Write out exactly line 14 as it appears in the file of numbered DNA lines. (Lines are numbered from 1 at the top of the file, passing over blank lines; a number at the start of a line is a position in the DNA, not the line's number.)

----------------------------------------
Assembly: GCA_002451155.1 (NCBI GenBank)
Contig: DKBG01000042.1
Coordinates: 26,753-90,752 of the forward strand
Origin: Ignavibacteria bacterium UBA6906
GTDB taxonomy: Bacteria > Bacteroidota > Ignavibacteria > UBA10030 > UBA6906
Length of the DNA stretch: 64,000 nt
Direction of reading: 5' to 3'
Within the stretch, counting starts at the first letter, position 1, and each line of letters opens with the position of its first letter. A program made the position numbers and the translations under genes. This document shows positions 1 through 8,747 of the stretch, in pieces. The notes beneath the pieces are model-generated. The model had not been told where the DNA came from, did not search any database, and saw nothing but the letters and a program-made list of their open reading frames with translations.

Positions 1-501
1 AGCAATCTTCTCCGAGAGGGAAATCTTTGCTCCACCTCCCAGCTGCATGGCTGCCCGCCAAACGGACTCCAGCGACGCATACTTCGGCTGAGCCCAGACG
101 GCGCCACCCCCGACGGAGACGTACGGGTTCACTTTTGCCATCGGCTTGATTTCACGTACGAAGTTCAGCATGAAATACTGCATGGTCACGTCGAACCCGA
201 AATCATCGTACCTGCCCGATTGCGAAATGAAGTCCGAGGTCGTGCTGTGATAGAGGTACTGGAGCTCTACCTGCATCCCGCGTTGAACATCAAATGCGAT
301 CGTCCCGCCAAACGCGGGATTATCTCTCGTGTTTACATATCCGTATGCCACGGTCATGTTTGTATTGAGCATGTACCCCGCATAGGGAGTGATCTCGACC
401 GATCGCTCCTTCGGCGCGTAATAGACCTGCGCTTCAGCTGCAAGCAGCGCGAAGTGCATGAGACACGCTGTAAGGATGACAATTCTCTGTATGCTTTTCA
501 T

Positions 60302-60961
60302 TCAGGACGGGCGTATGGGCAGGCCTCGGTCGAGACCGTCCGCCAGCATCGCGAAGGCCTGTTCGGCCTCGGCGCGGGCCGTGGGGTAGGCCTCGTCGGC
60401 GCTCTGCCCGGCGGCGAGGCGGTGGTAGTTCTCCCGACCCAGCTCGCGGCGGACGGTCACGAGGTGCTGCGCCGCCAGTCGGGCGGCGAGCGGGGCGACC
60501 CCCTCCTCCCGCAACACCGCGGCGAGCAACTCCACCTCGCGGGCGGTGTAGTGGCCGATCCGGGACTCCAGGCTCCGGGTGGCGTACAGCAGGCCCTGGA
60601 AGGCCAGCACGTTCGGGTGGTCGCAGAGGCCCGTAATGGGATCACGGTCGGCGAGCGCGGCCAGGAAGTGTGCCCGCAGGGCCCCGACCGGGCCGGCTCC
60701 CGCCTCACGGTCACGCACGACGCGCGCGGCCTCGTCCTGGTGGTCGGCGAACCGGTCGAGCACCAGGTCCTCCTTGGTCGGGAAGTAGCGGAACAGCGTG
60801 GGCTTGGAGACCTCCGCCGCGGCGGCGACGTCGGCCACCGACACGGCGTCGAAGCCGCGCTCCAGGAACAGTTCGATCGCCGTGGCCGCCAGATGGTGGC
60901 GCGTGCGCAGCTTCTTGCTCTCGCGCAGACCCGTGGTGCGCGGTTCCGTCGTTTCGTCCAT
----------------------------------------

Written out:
401 GATCGCTCCTTCGGCGCGTAATAGACCTGCGCTTCAGCTGCAAGCAGCGCGAAGTGCATGAGACACGCTGTAAGGATGACAATTCTCTGTATGCTTTTCA